4. You Become A Liability
When we’re exhausted or when our hearts are no longer in what we do, our performance drops. And we turn into liabilities for people around us.
When I lost interest in content marketing, I did less than good work for many clients. My friend and I would’ve been better off acting faster instead of living in denial.
You don’t have to give up if you feel like you’re not giving your best, or even if your best is not enough. Rest. Reassess. Sometimes rest is enough to recharge your batteries. Sometimes, reassessing your work could signal that it’s time for a change in course.
Either way, you can invest more energy in what’s important.
The ability to know when to walk away saves time, instills confidence, and transforms your life. And mastering it is not as tough as it appears. Each time you feel stuck between the tough choices of carrying on or walking away, ask yourself four simple questions:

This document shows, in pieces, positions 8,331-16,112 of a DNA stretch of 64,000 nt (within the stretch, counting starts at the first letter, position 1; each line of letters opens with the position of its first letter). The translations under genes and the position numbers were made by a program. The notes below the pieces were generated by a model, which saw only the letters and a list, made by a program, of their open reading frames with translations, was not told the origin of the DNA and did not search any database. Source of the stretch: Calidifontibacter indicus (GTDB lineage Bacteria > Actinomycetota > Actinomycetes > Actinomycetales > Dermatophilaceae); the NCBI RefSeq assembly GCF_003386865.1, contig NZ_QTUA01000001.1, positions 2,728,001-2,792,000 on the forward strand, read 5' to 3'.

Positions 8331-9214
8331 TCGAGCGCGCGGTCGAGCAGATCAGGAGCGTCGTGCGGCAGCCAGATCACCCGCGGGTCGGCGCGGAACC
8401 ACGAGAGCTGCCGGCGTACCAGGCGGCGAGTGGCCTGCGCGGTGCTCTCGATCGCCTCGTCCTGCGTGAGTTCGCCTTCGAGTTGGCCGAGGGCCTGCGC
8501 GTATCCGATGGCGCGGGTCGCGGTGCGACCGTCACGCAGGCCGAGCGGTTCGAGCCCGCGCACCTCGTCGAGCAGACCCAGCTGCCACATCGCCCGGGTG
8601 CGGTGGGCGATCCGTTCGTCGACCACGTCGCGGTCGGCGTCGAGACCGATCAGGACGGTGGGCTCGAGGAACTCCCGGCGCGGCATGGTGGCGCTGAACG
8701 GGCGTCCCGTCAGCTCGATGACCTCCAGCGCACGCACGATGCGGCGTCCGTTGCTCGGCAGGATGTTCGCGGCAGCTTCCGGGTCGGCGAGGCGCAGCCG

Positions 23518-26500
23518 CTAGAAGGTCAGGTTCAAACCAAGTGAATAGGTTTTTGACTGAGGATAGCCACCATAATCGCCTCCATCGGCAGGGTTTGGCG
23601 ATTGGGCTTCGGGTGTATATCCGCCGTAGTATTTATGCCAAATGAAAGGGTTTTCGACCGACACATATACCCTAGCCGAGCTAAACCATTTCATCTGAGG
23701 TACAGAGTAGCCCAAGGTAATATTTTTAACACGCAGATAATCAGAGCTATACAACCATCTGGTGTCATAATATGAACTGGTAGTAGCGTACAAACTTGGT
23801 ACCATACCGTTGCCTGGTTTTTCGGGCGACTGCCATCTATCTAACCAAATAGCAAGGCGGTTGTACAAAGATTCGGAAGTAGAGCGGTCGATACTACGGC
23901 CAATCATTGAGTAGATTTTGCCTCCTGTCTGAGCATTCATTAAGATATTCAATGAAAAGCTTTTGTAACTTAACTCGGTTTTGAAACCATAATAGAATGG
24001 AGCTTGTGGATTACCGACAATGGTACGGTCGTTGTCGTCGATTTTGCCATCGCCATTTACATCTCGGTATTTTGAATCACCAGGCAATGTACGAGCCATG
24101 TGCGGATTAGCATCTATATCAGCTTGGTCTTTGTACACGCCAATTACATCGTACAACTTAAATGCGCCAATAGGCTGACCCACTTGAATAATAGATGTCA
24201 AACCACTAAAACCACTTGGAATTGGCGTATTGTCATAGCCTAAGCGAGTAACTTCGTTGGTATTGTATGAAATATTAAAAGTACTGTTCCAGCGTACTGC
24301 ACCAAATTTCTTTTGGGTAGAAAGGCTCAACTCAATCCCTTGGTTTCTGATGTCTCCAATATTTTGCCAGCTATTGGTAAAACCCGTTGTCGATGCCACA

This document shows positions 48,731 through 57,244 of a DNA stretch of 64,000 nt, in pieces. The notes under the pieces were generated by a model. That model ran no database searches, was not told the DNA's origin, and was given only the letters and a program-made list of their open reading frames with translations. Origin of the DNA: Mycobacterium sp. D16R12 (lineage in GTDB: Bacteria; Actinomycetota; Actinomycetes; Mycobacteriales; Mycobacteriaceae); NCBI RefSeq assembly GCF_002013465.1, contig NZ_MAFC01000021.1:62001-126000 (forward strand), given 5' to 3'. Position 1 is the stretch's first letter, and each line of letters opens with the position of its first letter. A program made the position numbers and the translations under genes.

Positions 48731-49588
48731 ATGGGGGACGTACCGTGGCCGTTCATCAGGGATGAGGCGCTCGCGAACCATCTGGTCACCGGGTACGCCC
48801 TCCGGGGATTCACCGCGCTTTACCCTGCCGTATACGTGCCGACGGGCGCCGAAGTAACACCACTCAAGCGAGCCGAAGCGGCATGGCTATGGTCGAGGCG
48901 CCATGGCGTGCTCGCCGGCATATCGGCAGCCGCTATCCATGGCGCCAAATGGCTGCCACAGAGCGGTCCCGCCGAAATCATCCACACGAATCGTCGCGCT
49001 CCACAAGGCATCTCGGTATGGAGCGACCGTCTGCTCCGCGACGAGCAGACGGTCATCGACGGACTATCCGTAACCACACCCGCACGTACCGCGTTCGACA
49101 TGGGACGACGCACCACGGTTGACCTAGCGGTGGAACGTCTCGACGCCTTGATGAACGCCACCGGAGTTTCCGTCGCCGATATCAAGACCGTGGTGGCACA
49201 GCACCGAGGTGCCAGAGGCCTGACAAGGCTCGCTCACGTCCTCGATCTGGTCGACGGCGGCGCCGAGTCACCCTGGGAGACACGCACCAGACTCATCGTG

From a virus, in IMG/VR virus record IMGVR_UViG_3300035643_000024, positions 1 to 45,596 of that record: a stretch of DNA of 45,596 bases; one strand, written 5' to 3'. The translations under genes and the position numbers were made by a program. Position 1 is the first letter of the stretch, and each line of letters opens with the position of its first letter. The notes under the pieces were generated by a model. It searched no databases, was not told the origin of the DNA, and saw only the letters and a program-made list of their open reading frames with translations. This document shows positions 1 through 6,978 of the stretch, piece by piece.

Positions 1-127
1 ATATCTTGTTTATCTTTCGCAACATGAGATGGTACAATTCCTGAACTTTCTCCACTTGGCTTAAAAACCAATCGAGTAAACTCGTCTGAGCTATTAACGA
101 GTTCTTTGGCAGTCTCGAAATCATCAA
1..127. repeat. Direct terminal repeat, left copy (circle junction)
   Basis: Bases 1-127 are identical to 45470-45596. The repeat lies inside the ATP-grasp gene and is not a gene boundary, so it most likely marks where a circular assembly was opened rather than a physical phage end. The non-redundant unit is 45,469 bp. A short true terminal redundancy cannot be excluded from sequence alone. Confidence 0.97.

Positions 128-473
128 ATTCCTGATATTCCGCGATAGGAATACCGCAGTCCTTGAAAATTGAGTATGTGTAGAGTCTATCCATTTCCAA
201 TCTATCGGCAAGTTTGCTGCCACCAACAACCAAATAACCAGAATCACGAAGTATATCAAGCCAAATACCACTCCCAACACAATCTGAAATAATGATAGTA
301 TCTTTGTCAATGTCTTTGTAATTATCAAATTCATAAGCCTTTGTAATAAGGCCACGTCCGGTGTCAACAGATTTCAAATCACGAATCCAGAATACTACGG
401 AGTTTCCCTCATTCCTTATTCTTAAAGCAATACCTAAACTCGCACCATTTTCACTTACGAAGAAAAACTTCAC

- Am I improving? Even failure is a sign of improving if you’re failing differently each time. If you’re not improving, you’re probably not cut out for the task, and there’s nothing wrong with that.
- How good are my returns on investment? If the returns are disproportionately lower than your investment, then walking away might be a good option.
- Am I enjoying myself? If your heart is not in what you do, your failures will sting harder and even your successes will barely move the needle for your happiness.
- Have I become a liability? You can tell when you’re not giving your best. Instead of denying it, use it as an opportunity to rest and reassess. The time-off will either recharge your batteries or signal whether it’s time to walk away.
Your life is the sum of the tasks you work on. Give the ones that matter your best and walk away from the others, regardless of what society says.
After all, only you are responsible for your life.